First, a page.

According to the figures provided by the General Financial Directorate of the Czech Republic, the country’s last year’s revenue from regulated gambling was hit by a steep decline of 21.3%, bringing in the total of CZK 31.3 billion ($1.4 billion).
Overall, players in the country wagered CZK 249.4 billion ($11 billion) in 2018, which represents an 11.3% rise compared to the previous year, and won CZK 218.2 billion ($9.5 billion).
The decrease is due to reduced contribution from slot machines
“Technical games,” as the Directorate refers to slots, have been the major let down in 2018’s revenue, showing a decline of 39.3% and totalling CZK 14.8 billion ($635 million). The issue was almost entirely with the land-based slots, which registered a plummeting fall of 42.4% to CZK 12.9 billion ($570 million). Online slots were down too but in comparison with the massive blow from their physical counterpart, theirs was a less drastic decline – 4.8%, reducing the income to CZK 1.9 billion ($83 million).
These values are largely affected by the introduction of new regulations and controls, which came into effect in August 2017 and were followed by additional requirements in March 2018. The first wave limited the bonuses that land-based venues could offer their players, while the second imposed new and stricter rules on identity and age verification, stating all punters had to be registered on their entry into a gaming venue.
Another reason may be that the gambling activity can be regulated on municipal level, meaning that each town can regulate gaming operations in their respective jurisdiction as they see fit. This allows them to ban gambling entirely, allow it only at certain specified addresses or ban it only from certain specified addresses. Over the past couple of years an increasing number of municipalities has been choosing to use this power in one way or another. This has led to a decrease in venues that allow gambling.
The results are not all bad
Table games (or “live games” as the Czech Directorate dubs them) has shown an increase of 8.0% to CZK 2.3 billion ($101 million), out of which the vast majority came from land-based casinos. Online dimension brought in CZK 175.1 million ($7.8 million), thus beating its takings from the previous year by a pleasant difference of CZK 55.6 million (2.5 million).
The situation is even brighter when it comes to lottery – the revenue was up 13.8%, raking in CZK 6.7 billion ($296 million) and owing mainly to the retail performance, which accounted for 89.9% of the final sum. Freshly legalized online lottery that has been permitted since January 2017, reported CZK 670.6 million ($30 million) in revenue, registering 78% growth compared with the previous year.
Purely land-based Totalizer had its revenue almost doubled when it brought in CZK 4.7 million ($207,500), while bingo, also available only in the physical form, took the opposite direction and fell to CZK 7.4 million ($327,000).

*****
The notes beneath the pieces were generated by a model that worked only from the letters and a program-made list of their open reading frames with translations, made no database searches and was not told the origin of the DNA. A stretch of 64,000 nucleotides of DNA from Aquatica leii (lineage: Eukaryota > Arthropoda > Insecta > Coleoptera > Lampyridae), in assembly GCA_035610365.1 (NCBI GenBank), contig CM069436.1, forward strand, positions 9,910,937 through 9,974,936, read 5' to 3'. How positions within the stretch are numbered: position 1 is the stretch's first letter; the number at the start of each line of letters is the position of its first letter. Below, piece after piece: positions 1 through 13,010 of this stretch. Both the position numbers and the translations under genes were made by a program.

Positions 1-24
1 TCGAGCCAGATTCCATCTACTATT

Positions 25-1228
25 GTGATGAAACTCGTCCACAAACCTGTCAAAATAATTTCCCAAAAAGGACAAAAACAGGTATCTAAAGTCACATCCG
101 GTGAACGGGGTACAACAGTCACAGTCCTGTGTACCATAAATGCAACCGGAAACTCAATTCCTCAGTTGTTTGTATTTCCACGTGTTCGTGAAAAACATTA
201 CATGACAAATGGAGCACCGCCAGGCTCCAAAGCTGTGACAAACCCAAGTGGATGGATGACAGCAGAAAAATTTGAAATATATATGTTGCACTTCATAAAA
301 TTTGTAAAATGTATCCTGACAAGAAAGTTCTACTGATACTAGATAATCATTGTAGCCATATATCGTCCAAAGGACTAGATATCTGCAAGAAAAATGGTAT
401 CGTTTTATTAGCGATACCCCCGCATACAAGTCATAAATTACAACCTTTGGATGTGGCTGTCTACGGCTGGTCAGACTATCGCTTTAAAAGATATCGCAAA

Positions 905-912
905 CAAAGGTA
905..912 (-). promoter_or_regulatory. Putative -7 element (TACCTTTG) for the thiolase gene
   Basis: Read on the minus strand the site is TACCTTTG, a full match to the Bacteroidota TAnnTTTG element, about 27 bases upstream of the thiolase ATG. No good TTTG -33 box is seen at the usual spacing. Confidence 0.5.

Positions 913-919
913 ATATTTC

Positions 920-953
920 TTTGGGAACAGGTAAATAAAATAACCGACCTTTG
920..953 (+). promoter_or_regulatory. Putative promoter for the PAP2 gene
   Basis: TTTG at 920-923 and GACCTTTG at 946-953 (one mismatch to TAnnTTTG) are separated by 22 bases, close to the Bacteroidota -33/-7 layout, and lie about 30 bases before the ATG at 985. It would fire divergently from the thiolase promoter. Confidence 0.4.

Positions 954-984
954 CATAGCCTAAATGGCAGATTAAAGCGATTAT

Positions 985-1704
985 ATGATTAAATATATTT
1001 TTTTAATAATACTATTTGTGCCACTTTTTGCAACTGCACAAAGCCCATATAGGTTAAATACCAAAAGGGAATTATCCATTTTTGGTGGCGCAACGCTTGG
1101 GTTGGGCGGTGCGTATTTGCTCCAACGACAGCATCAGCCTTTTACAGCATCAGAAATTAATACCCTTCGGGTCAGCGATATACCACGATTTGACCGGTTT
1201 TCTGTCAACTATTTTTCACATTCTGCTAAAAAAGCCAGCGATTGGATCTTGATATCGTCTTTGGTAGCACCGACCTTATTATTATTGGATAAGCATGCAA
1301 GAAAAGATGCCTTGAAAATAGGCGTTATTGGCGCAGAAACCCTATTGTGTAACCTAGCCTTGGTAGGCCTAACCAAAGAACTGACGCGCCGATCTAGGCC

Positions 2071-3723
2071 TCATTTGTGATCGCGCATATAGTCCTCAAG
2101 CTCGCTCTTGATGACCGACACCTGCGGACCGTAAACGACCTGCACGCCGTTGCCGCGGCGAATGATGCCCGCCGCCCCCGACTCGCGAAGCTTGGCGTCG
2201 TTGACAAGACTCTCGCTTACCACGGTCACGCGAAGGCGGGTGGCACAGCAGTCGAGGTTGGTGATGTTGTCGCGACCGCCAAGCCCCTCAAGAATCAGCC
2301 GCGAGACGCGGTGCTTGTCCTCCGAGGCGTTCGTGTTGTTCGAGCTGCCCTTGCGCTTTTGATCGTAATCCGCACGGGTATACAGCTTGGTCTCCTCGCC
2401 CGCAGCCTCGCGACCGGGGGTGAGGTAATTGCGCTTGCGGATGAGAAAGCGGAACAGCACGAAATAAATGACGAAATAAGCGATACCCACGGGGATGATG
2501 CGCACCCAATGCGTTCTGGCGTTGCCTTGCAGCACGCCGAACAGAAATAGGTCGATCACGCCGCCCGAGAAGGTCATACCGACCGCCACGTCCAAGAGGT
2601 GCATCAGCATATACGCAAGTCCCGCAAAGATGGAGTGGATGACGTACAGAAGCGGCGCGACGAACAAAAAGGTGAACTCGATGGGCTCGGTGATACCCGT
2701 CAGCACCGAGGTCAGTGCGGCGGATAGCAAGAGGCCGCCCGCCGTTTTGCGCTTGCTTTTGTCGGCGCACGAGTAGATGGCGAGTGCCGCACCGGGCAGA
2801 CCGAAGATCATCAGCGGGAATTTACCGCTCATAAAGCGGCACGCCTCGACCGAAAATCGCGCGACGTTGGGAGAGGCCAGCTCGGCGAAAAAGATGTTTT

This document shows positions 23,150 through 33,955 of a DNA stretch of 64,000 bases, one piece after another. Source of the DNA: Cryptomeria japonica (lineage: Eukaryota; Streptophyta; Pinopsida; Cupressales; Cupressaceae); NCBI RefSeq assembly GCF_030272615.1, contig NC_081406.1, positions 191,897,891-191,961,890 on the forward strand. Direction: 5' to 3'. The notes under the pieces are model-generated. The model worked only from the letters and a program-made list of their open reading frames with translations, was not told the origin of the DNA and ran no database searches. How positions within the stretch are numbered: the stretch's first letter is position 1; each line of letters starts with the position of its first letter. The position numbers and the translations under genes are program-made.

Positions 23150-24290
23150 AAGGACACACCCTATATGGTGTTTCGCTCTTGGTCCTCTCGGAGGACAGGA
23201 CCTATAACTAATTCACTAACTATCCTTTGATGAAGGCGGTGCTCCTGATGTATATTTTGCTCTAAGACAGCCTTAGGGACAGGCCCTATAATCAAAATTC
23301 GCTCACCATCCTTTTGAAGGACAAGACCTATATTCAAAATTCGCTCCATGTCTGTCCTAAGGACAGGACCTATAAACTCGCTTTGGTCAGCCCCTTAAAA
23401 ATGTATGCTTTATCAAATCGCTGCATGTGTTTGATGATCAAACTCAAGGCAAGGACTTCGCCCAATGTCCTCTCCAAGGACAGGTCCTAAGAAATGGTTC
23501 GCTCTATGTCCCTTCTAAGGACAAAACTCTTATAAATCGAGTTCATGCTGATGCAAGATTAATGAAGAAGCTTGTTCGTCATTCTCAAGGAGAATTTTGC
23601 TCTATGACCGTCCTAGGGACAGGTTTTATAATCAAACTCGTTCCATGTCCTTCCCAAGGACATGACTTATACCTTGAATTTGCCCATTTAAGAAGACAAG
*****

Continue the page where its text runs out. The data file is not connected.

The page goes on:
Lower revenues mean lower tax take and hence lower budgets for municipalities
Together with the steep fall of the slot revenue, the amount the government received in industry taxes has dropped as well, marking a 20.3% decline to CZK 9.7 billion ($428 million). The operators currently pay a 35% gross revenue tax so the reduced revenues in 2018 made a significant difference.
This has also made an impact on the budgets of individual municipalities, some of whose budgets took a painful blow in consequence. For example a certain town on the German border has lost approximately third of its budget due to diminished tax take and due to the reduced gambling custom as the newly imposed stricter rules put off German punters that used to frequent gaming facilities in the town.
The new regulatory framework is still in the works
The results the General Financial Directorate provided are only the second set of full-year figures reported since the introduction of the updated gaming regulations in January 2017. One of the goals of the adjustments was to bring in international operators and encourage them to obtain a license, however, at the same time, some of the new rules steal from the potential attractiveness of such a venture. High taxes and prolonged administrative processes, including the requirement for in-person registration for iGaming sites, are just two examples.
Despite a few unfavourable conditions, it does not mean no big names have shown interest in the market. On the contrary, one of the most renowned providers in the industry, Microgaming, made it known in February that it would be entering the Czech gambling scene in partnership with the Czech online casino and sports betting site Tipsport.cz.
Still, things do not end here. The Czech government has announced that starting from January 2020 it would increase taxes on gambling in order to limit the availability of potentially addictive products and services. As a result, the tax rate on lotteries, bingo and non-slot casino games will rise to 30%, while fixed-odds betting will be required to contribute 25%.